The boxed games were generally in great shape, but I will start with the one in the worst condition first. GoldenEye 007 was the player’s choice version with a torn manual cover and some weird spotting on the label itself. It almost looked like it might be a chemical stain of sorts, but despite the aesthetic issues the game is working. This was a game I never tried playing with friends, and I really disliked the single player mode. I’ve heard such great things about how much fun it is when you play with someone else, so I think I need to ask my better half to give it a spin with me.
Next, we got a boxed copy of Super Mario 64. This was also a player’s choice edition and a nice touch for our collection since we currently have a loose and a sealed copy of the game. I’ve never wanted to bust open the sealed copy to see all its innards, so it’s nice to see one already opened with its manual and other inserts. This is a game I’ve started at least twice in my life and never finished, and it’s a shame. It’s so good! I just get frustrated and end up quitting. In my most recent playthrough attempt, I got frustrated with the level with the giant mountain and gave up. I think my problem is that I always go for every single star in each stage, so I get bored pretty quickly. I’ve thought about starting it again, but the thought of having to beat the damn penguin slide level makes my blood boil. It might be a while before I can bear to pick it up again.
We also got a near-perfect condition copy of Perfect Dark. The game cartridge looks like it has never even made its way into an N64 before, and the box is completely devoid of nicks, tears or scratches. I’m tempted to get a box protector for it to keep it in its pristine condition. It’s going to sound silly, but seeing the box for this game was nice because I finally got to see this lady’s whole face and both eyeballs at once. I never realized that one half of her face was on the cartridge and that the other was on the manual. What an interesting choice for the art for this game! Having all parts of the game makes it feel truly complete since you literally get the “whole picture”.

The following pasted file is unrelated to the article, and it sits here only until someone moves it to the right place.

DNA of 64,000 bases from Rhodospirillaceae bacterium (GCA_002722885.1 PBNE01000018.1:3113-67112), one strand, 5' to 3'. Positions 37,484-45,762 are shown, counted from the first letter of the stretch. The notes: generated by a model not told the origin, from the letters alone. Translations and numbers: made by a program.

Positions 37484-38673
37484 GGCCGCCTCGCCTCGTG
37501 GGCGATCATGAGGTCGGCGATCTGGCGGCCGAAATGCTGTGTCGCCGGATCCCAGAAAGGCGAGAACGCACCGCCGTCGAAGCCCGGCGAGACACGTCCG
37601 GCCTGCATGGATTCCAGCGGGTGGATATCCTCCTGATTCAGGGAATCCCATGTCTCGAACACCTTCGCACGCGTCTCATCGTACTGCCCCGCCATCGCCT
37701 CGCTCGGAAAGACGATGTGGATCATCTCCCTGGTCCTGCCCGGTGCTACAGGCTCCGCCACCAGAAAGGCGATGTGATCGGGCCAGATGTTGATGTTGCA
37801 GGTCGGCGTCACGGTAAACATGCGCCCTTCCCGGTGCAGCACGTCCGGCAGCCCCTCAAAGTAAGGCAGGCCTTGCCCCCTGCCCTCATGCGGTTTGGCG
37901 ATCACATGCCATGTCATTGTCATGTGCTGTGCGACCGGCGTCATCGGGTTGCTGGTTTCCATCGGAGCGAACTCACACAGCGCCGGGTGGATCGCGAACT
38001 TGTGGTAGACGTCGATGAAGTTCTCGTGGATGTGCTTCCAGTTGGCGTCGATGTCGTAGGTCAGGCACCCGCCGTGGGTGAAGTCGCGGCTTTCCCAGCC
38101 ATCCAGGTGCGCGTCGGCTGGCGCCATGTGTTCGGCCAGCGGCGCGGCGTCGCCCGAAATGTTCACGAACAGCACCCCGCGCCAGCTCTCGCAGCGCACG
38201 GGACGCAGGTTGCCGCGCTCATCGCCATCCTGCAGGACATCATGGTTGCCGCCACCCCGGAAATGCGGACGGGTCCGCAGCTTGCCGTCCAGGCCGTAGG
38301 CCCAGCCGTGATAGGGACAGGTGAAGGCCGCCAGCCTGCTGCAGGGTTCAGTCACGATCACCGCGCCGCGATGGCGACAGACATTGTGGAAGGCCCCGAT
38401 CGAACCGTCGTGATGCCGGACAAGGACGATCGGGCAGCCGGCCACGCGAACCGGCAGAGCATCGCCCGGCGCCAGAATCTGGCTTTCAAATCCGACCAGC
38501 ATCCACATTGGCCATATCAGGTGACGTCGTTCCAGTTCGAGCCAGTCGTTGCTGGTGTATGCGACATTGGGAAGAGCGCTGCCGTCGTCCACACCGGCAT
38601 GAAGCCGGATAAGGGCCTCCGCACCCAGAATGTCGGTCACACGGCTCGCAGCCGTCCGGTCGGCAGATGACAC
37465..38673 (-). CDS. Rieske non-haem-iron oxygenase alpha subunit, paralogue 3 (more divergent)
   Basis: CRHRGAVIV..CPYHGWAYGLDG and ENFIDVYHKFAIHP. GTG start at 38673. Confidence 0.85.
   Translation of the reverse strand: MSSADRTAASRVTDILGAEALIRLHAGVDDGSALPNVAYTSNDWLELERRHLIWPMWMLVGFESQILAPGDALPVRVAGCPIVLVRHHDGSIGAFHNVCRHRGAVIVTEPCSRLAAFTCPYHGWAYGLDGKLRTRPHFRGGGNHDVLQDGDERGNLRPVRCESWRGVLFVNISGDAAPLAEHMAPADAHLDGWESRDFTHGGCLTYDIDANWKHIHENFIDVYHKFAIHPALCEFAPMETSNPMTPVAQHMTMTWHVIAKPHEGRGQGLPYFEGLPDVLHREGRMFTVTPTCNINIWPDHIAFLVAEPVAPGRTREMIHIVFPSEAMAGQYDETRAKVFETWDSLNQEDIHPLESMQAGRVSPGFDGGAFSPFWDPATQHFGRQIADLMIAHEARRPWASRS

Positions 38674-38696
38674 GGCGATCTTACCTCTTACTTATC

Much to my excitement, there was one boxed RPG in the mix: Paper Mario. This game was also generally in very good condition but did not come with its manual. Because I buy up manuals all the time whenever I see them for a good price, I had an extra one for this game lying around to make it complete in box. What fun! I think I also have the strategy guide for this game hanging around somewhere. It’s definitely a game I’m interested in playing some day, after I finish up Super Mario RPG on the SNES.
Last but certainly not least is the rarest game in the bunch, Bomberman 64: The Second Attack. Word on the internet is that this game comes close to being one of the rarest for the N64, so I was very pleased to find it among everything in such excellent condition with its manual. Between finding this game and Ogre Battle 64 lately, I’m quite sure most of the fun to play rare games are now a part of my game collection. Thanks again to Mr. Panda for recommending this game to me what feels like ages ago. I’ve been keeping my eyes open for it until now.
I’m quite happy with what we’ve found in this portion of Joe’s game collection. Though we already had some of the games we got here, we’ve been able to upgrade some of those to complete games, or at least have gotten a cartridge with a better label in some cases. As always, adding boxed consoles to the collection is a nice touch, and there are plenty more to follow in future posts on the topic of this major collection acquisition.
As usual, thanks for reading!